Genre & Material
Where can I find this in Berlin?
Georg Flegel, born in 1566 in Olmütz, the historic centre of Moravia up to the 17th century in today’s Czech Republic, died on 23rd March 1638 in Frankfurt am Main. Flegel was an important representative of still life art in the early 17th century, a period during which still life was becoming increasingly manifest as an independent motif. In earlier paintings, inanimate objects were only part of a background of portrait paintings or scenes. Now, the painter began to place fruit, flowers, containers, dishes and drinks into the centre of attention.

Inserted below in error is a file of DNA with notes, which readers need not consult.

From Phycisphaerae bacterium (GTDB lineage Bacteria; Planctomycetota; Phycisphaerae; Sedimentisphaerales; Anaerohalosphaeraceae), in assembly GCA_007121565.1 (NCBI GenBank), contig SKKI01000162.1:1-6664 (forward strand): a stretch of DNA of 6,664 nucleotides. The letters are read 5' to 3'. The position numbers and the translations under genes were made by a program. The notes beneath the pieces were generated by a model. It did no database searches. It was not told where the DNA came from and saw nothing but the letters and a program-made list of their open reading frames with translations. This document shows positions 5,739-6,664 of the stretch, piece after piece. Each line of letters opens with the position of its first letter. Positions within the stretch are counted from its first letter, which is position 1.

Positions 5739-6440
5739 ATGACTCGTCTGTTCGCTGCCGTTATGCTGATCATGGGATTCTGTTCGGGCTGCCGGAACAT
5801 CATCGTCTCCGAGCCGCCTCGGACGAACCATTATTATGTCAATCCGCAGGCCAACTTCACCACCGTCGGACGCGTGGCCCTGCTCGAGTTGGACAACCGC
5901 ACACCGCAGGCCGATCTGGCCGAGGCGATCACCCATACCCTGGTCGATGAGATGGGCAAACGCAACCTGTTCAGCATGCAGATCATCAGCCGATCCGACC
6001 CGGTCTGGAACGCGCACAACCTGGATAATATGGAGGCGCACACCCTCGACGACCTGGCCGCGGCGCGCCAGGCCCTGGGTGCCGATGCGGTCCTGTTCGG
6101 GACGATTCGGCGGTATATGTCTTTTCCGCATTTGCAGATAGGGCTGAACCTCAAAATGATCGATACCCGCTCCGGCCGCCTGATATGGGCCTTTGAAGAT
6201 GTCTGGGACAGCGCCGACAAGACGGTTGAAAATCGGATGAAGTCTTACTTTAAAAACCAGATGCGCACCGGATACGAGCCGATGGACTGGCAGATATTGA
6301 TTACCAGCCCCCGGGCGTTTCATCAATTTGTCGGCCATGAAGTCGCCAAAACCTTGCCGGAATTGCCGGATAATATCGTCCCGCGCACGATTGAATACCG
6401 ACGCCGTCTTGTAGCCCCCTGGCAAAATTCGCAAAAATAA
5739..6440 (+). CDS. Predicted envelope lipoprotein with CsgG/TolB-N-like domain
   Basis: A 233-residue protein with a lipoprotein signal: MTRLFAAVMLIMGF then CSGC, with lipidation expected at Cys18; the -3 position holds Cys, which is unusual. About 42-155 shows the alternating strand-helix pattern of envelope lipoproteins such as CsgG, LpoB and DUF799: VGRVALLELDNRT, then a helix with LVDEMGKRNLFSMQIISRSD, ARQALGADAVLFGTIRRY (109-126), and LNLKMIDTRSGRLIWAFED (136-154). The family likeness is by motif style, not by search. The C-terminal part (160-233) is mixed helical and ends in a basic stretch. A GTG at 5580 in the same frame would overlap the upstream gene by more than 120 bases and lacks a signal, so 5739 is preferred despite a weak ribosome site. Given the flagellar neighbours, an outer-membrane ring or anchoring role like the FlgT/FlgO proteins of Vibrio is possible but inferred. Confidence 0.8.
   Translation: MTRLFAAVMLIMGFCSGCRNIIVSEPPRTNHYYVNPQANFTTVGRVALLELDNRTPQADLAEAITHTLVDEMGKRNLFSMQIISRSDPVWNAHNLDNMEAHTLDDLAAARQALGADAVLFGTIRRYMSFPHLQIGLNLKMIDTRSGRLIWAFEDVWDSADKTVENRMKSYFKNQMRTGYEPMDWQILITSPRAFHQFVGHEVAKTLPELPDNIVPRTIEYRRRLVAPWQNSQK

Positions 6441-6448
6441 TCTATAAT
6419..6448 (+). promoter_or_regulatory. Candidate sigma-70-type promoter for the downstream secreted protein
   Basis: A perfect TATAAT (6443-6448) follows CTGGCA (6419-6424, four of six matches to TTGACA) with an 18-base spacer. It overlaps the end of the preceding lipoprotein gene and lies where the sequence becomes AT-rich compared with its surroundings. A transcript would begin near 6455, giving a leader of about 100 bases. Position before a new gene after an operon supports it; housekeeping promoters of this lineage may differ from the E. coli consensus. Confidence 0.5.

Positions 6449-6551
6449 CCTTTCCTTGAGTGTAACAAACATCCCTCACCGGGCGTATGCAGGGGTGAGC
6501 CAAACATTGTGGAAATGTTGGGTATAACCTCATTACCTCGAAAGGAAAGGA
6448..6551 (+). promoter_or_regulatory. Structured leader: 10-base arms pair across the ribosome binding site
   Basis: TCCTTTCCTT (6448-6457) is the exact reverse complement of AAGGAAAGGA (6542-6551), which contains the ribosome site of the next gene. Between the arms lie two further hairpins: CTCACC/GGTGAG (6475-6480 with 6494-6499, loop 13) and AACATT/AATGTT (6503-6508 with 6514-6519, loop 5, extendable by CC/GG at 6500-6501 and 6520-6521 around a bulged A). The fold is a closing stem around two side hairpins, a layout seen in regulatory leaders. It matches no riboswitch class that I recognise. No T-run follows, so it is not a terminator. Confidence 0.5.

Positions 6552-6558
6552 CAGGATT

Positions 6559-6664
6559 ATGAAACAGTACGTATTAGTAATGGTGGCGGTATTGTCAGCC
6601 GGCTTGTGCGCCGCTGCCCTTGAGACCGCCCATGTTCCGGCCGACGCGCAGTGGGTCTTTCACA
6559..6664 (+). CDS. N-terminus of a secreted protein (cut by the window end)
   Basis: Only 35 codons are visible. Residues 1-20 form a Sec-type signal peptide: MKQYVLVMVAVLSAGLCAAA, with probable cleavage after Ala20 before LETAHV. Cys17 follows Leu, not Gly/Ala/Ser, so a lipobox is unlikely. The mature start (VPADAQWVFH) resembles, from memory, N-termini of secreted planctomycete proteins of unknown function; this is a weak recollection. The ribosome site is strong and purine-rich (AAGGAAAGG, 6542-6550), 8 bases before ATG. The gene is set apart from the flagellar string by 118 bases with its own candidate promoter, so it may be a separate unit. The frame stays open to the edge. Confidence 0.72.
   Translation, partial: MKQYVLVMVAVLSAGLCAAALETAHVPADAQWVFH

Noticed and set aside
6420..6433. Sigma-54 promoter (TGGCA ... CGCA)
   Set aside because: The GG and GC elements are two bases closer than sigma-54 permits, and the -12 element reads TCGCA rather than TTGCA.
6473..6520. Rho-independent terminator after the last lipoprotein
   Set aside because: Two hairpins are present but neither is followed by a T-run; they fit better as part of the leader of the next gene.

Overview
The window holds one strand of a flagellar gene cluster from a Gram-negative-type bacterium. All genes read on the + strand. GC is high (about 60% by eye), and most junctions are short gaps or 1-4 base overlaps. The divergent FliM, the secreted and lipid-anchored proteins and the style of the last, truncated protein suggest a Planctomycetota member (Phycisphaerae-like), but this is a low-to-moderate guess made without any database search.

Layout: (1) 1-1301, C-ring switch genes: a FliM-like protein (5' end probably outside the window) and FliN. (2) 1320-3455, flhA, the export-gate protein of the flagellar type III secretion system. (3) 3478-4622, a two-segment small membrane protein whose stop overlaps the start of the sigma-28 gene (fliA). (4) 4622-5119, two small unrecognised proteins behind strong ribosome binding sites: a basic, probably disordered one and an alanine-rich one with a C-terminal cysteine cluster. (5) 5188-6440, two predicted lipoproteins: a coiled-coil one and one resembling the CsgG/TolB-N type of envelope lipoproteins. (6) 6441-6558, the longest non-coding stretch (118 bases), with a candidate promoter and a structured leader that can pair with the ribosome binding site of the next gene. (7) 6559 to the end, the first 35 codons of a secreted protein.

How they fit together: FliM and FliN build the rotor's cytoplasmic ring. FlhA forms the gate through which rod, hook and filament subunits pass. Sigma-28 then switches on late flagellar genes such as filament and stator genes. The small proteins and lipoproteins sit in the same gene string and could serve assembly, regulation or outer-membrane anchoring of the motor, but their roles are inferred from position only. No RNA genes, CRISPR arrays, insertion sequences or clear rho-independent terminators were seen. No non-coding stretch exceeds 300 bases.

The realistic drawings of Georg Flegel of white irises, blue field bind-weed and different types of cherries pursue the trueness to life right into the details. Even the highlights falling from the window onto the cherries are almost photo-realistically drawn. It is possible that Flegel created this and other works as samples for clients, in order to demonstrate the quality and style of his work. 79 of originally 110 pieces similarly made by Flegel were preserved in Berlin after the war. They represent an impressive testimony to the exact observations of nature during the baroque era, whose representation demonstrates the appreciation and awe of creation as a central image motif – but also a curious interest in nature and the desire to penetrate and understand it.